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fin

fin, organ of locomotion characteristic of fish and consisting of thin tissue supported by cartilaginous or bony rays. In some fish, e.g., the eel, a single fin extends from the back, around the tail, and along the ventral surface. In the majority of fishes, however, there are one, two, or three dorsal fins, a distinct tail fin, and an anal fin. These are called median, or unpaired, fins. In addition to these unpaired fins, most fish also have paired fins. These are the pectoral fins, placed just back of the gills, and the pelvic, or ventral, fins, variable in position and sometimes lacking entirely. The tail is an important organ of locomotion and the paired fins are used for steering, checking speed, balancing, and for slow movements. An adipose fin (fatty tissue without support) is found behind the dorsal fin in some fish, e.g., the salmon and the catfish. See climbing perch; flying fish.

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fin

fin / fin/ • n. a flattened appendage on various parts of the body of many aquatic vertebrates and some invertebrates, including fish and cetaceans, used for propelling, steering, and balancing. ∎  a flipper for underwater swimming. ∎  a small flattened projecting surface or attachment on an aircraft, rocket, or automobile, providing aerodynamic stability or serving as a design element. ∎  a flattened projection on a device, such as a radiator, used for increasing heat transfer. DERIVATIVES: finned adj. [in comb.] primitive ray-finned fishes. ORIGIN: Old English finn, fin, of Germanic origin; related to Dutch vin and probably ultimately to Latin pinna ‘feather, wing.’

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fins

fins The locomotory organs of aquatic vertebrates. In fish there are typically one or more dorsal and ventral fins (sometimes continuous), whose function is balance; a caudal fin around the tail, which is the main propulsive organ; and two paired fins: the pectoral fins attached to the pectoral (shoulder) girdle and the pelvic fins attached to the pelvic (hip) girdle, which are used in steering. These paired fins are homologous with the limbs of tetrapods. Fins are strengthened by a number of flexible fin rays, which may be cartilaginous, bony and jointed, horny, or fibrous and jointed.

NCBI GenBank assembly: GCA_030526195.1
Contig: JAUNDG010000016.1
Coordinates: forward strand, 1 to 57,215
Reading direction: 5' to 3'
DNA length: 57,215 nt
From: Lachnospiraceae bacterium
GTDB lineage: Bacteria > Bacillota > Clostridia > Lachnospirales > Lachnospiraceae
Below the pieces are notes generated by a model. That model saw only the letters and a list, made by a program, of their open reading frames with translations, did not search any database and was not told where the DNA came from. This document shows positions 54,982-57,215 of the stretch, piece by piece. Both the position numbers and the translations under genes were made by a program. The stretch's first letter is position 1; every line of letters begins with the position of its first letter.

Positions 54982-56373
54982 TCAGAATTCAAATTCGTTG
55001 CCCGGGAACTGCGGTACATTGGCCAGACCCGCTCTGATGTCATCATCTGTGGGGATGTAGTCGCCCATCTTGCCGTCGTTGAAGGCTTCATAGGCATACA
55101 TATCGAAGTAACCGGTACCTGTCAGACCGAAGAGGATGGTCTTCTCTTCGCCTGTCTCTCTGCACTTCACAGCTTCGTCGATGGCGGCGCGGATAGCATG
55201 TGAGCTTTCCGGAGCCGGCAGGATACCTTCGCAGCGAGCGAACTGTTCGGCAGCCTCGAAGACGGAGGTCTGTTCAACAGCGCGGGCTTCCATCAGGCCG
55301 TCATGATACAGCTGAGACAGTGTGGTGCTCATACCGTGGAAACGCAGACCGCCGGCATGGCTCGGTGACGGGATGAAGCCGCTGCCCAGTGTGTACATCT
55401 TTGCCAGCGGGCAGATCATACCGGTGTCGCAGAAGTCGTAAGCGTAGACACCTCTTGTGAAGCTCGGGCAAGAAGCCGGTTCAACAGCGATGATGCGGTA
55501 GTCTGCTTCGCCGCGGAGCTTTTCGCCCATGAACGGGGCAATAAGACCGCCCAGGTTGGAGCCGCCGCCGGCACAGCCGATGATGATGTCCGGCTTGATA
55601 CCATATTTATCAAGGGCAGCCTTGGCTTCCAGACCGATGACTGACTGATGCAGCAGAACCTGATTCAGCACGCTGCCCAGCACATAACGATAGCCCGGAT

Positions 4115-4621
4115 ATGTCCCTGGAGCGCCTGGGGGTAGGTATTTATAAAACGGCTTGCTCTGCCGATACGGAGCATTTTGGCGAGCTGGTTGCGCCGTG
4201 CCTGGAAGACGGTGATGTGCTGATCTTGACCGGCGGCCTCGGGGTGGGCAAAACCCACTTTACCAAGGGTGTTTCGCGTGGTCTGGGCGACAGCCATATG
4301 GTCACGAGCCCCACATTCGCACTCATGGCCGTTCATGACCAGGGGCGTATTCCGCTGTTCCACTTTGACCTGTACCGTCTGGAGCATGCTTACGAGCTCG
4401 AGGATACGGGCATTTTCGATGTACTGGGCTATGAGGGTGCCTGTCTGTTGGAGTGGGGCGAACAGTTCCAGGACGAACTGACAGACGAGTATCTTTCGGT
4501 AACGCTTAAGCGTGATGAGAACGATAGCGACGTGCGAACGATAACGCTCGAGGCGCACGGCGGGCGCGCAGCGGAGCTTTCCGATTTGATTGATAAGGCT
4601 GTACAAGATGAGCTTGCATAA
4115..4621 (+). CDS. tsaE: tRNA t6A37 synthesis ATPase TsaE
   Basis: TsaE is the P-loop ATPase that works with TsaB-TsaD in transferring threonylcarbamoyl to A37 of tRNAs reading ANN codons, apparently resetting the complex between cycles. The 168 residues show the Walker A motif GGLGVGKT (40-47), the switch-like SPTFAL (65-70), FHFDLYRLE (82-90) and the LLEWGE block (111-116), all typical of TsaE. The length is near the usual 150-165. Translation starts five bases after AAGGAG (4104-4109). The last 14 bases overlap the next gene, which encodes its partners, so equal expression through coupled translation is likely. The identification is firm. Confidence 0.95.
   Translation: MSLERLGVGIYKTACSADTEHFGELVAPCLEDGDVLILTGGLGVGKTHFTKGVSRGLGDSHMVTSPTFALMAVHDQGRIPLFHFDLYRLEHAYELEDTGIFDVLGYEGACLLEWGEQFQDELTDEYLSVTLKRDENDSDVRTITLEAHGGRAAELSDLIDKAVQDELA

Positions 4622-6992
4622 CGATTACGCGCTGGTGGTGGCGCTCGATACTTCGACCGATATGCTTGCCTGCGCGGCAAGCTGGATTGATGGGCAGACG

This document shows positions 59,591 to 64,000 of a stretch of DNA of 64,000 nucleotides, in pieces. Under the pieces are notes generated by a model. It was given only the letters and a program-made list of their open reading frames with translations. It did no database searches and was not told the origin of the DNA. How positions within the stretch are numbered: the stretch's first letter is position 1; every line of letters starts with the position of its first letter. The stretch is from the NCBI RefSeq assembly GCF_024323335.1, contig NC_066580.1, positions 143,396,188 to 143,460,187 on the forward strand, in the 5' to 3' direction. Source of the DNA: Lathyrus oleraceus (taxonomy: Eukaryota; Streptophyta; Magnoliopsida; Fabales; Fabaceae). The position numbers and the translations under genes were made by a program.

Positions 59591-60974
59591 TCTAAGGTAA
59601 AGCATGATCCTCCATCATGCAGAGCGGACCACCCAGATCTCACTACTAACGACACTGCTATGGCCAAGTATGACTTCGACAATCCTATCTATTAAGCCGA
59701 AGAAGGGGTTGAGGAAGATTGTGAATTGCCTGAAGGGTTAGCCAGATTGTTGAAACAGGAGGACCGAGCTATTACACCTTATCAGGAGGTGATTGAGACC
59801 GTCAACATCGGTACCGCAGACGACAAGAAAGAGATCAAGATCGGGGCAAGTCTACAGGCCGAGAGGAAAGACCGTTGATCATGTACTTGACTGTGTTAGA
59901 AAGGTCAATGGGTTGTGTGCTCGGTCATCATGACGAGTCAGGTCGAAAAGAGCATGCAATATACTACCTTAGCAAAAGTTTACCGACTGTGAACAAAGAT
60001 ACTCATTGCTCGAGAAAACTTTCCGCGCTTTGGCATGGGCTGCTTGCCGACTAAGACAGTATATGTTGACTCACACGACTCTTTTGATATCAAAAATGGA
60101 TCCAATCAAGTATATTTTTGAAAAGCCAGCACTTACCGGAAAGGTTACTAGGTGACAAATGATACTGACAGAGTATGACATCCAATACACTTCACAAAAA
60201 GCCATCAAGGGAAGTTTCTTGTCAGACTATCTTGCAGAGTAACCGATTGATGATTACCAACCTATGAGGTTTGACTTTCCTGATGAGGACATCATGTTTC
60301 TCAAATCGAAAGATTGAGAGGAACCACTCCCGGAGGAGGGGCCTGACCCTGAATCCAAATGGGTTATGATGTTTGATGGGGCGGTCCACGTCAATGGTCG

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fin

fin An appendage of fish and fish-like aquatic animals used for locomotion, steering, and balancing of the body. The skin fold forming the fin membrane is supported by cartilaginous, horny, or bony fin rays, which can be soft and flexible (soft rays) or hard and inflexible (fin spines). The median unpaired fins of fish include the dorsal fin on the back, the caudal fin (tail fin), and the anal fin behind the vent (anus). Usually there are also two pairs of lateral fins: the pectoral fins and the pelvic (also called ventral or abdominal) fins. See also APPENDICULAR SKELETON.

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fin

fin Appendage of fish and fish-like aquatic animals used for locomotion, steering, and balancing of the body. The skin fold forming the fin membrane is supported by cartilaginous, horny, or bony fin rays, which can be soft and flexible (soft rays) or hard and inflexible (fin spines).

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fin

fin OE. fin(n) = MLG. finne, MDu. vinne (Du. vin); prob. ult. rel. to L. pinna feather, wing.

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fin

fin (It.). Same as fino.

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fin

fin (Fr.). End.

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fin

finagin, akin, begin, Berlin, bin, Boleyn, Bryn, chin, chin-chin, Corinne, din, fin, Finn, Flynn, gaijin, gin, Glyn, grin, Gwyn, herein, Ho Chi Minh, in, inn, Jin, jinn, kin, Kweilin, linn, Lynn, mandolin, mandoline, Min, no-win, pin, Pinyin, quin, shin, sin, skin, spin, therein, thin, Tientsin, tin, Tonkin, Turin, twin, underpin, Vietminh, violin, wherein, whin, whipper-in, win, within, Wynne, yin •weigh-in • lutein • lie-in • Samhain •Bowen, Cohen, Owen, throw-in •heroin, heroine •benzoin •bruin, ruin, shoo-in •Bedouin • Islwyn •genuine, Menuhin •cabin, Scriabin •Portakabin • sin bin • swingbin •bobbin, dobbin, robin •haemoglobin (US hemoglobin) •Reuben • dubbin • dustbin • Jacobin •kitchen, lichen •Cochin • urchin

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